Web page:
Days used to introduce short-term incidental characters, homeless street kids and abused wives, plucked straight out of Dickens. They served as a catalyst for our heroes, someone to help or protect and argue about how best to do it. Frankie and Max were introduced for Steve and Kayla in this way, and Sally and baby Hannah for Jack and Jennifer. Here the social worker arrives to take Hannah away from Sally:
What makes this scene special is the director’s awareness that the scene is not really about Sally, but about how Jack and Jennifer react to Sally. Matt Ashford and Melissa Reeves do a fabulous job in the way they keep looking at each other, not Sally, as Sally is giving up her baby. It shows Jack and Jennifer sharing an emotional moment and introduces a certain intimacy between them.
Then, afterwards, the show steps back from that intimacy—in the classic step forward/step back supercouple dance—by having Jen take her anger out on Jack. Jack’s defenses coming back up, and though he expresses sympathy, it comes off much colder than the nonverbal reactions he had in the doorway. But without that earlier moment, we wouldn’t know that Jack is covering up here.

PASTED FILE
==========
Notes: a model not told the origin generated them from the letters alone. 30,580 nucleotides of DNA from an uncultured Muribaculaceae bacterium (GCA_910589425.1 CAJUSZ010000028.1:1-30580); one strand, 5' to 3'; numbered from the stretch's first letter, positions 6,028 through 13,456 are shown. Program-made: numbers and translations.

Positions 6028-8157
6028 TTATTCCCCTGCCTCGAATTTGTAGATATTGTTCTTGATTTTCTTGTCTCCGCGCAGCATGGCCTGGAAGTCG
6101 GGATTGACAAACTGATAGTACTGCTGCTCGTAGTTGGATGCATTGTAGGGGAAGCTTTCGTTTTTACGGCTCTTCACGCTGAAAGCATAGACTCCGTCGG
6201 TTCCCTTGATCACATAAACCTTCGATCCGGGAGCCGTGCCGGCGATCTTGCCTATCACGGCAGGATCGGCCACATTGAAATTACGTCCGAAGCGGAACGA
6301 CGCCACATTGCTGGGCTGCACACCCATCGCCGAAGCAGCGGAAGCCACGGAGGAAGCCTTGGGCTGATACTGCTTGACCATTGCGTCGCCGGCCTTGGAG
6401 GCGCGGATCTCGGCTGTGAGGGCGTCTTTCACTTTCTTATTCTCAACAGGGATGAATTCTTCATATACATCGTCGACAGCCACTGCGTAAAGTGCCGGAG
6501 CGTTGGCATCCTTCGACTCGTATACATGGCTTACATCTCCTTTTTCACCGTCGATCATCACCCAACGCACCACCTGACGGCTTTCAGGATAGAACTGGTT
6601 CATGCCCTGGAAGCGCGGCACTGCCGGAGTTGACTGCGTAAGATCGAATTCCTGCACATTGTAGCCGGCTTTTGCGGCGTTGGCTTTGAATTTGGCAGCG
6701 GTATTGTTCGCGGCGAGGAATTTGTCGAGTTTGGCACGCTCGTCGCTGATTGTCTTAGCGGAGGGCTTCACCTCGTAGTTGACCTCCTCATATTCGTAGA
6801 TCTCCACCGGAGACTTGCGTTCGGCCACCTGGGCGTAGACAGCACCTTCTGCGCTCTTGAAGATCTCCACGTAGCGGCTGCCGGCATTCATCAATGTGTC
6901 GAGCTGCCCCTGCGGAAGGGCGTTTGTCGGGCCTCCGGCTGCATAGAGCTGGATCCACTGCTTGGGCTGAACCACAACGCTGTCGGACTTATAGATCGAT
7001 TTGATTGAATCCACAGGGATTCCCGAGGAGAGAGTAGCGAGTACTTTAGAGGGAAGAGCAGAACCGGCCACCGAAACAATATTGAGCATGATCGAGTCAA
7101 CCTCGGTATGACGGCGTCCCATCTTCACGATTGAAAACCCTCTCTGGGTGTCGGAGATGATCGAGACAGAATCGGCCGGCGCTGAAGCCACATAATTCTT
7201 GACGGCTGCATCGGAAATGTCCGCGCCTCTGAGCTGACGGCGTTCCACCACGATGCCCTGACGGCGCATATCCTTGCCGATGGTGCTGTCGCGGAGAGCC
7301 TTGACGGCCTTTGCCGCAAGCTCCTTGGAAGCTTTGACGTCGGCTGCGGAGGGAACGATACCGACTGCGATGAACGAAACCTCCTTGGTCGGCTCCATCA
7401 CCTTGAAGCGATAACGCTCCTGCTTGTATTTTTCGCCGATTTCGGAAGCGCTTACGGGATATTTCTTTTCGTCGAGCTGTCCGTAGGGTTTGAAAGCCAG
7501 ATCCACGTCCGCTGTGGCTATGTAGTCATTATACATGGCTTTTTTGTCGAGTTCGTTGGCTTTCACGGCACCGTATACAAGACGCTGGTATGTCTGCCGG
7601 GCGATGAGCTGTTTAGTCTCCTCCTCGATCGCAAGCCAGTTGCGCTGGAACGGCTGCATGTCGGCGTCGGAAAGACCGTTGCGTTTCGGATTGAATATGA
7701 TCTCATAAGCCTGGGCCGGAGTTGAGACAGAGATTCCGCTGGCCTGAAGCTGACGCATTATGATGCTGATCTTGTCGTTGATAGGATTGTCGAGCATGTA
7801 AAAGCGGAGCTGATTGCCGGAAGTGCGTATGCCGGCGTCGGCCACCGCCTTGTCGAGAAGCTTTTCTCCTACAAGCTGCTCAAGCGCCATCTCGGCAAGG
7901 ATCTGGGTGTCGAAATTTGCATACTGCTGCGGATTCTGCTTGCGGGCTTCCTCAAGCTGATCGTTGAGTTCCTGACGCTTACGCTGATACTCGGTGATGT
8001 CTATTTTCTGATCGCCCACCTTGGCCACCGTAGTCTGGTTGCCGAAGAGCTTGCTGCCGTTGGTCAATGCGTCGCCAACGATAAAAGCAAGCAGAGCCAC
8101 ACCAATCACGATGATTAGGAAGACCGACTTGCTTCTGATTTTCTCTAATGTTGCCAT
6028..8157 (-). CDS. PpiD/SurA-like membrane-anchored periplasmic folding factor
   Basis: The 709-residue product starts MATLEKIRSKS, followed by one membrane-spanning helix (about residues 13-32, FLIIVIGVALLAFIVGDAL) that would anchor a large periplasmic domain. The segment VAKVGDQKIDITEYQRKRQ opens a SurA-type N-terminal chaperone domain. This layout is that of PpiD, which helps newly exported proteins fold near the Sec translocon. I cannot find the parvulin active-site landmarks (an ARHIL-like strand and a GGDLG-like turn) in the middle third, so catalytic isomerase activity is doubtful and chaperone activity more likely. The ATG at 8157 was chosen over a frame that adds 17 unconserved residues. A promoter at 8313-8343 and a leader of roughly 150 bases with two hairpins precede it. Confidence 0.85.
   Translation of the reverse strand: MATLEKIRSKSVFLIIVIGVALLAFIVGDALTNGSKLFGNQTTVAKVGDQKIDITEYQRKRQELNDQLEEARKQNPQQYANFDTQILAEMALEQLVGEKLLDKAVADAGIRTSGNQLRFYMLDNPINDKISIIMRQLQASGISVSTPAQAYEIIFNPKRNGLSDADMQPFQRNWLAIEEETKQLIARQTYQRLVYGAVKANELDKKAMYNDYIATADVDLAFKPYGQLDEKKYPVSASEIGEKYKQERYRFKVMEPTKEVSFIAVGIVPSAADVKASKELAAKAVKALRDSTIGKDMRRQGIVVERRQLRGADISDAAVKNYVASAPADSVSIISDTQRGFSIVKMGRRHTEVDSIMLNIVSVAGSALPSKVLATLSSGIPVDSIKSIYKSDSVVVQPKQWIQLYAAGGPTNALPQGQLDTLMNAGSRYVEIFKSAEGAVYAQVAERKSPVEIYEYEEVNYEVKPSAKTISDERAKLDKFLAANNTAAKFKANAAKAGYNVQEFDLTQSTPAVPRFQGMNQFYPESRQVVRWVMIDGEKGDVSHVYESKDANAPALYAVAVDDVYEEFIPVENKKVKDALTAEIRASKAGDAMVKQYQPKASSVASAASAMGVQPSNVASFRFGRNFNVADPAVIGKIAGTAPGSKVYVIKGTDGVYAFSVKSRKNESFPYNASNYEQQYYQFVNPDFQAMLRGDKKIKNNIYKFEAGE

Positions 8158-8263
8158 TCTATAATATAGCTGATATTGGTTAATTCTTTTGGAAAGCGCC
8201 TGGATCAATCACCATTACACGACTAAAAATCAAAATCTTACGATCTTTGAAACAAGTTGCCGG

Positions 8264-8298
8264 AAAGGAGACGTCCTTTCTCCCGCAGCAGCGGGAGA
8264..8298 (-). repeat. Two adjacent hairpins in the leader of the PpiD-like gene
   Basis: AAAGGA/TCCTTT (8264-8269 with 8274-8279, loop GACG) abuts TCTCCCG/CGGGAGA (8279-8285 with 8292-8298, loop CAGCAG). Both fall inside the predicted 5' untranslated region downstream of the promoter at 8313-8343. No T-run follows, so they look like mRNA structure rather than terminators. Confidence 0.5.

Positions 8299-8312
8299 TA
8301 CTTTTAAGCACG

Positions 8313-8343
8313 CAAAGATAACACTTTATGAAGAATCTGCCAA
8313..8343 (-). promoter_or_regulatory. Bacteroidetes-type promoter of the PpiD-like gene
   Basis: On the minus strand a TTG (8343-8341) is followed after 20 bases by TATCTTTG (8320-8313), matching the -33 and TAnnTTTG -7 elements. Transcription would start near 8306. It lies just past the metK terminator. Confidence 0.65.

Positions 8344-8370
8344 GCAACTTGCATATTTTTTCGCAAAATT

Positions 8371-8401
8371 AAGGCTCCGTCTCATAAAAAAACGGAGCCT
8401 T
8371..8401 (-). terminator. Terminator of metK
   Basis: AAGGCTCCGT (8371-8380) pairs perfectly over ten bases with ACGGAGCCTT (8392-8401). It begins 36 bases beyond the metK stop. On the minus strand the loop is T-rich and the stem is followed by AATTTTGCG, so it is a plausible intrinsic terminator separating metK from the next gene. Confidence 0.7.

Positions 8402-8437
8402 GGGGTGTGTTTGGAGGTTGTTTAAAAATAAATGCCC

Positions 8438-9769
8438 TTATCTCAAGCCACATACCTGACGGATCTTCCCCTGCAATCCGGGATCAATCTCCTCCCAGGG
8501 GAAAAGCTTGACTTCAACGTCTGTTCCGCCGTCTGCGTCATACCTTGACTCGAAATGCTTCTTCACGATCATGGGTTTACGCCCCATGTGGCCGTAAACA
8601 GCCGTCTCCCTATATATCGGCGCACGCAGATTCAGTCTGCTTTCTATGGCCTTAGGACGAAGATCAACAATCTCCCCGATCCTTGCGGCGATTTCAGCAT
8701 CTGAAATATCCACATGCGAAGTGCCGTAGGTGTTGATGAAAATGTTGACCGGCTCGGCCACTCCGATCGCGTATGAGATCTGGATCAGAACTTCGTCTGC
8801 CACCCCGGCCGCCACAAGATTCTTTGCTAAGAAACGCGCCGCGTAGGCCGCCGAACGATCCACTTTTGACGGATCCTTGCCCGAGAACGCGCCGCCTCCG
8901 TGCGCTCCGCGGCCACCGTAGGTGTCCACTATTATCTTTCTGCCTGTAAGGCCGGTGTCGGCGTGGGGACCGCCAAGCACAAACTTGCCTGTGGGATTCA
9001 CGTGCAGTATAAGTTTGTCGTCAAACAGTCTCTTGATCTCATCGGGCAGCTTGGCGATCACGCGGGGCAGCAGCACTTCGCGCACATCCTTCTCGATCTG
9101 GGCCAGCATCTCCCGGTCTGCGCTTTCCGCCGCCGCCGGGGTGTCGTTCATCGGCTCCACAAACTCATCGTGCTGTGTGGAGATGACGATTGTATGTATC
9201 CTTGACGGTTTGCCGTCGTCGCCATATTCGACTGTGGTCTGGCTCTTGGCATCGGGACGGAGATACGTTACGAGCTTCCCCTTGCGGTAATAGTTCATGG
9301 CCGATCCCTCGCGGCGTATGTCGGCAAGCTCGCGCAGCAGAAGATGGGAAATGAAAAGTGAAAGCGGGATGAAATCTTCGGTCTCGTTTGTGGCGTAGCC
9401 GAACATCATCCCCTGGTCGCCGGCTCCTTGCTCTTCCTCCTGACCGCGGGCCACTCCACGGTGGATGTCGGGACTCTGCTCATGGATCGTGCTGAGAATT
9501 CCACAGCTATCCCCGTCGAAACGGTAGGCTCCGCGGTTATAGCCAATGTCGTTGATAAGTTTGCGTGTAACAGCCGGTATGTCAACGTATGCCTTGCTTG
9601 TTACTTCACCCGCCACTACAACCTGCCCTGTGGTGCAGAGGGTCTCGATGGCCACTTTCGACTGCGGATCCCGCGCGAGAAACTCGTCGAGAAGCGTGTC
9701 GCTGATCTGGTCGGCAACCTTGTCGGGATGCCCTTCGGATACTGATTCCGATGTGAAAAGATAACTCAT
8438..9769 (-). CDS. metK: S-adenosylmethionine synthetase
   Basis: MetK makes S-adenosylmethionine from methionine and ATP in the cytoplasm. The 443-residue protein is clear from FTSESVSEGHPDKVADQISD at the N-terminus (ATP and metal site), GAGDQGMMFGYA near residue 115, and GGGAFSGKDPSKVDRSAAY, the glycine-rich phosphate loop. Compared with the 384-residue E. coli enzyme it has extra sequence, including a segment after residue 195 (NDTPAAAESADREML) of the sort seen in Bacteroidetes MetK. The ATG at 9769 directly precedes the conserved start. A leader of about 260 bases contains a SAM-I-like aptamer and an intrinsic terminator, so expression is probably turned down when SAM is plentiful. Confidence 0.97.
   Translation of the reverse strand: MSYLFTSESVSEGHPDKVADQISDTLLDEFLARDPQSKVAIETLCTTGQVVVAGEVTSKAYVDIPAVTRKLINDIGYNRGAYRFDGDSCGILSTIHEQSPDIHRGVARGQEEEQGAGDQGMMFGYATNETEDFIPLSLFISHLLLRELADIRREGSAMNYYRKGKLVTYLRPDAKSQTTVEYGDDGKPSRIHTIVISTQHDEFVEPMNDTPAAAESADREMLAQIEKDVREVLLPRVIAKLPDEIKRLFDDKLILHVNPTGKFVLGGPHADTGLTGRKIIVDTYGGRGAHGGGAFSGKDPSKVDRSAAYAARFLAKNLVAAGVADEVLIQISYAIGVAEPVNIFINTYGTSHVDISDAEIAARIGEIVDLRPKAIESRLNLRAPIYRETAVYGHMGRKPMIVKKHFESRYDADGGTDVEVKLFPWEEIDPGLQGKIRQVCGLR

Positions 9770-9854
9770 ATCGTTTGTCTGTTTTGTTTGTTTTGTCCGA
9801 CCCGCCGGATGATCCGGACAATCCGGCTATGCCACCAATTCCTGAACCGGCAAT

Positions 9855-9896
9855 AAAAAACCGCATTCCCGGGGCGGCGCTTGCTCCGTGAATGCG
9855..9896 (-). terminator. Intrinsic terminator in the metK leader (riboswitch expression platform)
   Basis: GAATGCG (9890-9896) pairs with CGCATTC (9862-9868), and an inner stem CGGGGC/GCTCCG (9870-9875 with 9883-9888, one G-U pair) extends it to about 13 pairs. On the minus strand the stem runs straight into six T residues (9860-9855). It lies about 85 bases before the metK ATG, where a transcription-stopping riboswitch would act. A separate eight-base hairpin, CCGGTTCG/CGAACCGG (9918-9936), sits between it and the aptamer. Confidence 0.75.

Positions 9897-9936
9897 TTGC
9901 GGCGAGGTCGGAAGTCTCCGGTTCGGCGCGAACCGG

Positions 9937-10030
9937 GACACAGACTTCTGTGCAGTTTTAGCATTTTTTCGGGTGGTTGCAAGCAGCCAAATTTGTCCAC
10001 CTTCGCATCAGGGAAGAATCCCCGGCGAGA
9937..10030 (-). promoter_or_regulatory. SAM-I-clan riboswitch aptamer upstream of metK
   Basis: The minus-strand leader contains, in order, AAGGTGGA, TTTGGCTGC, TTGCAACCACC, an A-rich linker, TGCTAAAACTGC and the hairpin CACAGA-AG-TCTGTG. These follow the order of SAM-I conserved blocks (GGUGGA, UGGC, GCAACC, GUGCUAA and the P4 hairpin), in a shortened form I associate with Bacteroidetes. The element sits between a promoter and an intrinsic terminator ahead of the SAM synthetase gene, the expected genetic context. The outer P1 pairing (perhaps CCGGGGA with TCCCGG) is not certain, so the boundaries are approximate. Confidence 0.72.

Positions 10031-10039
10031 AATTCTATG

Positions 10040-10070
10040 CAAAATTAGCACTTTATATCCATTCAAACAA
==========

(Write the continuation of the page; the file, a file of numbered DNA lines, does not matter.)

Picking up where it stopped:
It plants a seed of awareness of Jack’s softer side—for us the viewers, and of course for Jen as well. Going forward from here, Jen is much more likely to try to dig deeper when she sees Jack acting cold or heartless, because she knows that isn’t all there is to him—she saw it. And because she’s the only one who sees it, it sets up the romantic story where she believes in him when no one else does.
This simple exchange of looks, that adds so much to the scene, is the kind of added touch that we rarely see nowadays. Does show just not shoot these reactions anymore, or are today’s actors not good enough to add them? Or maybe, knowing their story could turn on a dime, they are reluctant to telegraph any subtext that might be undercut next week. In that environment, the better actors just give up, and the lesser actors are less inclined to try to stretch.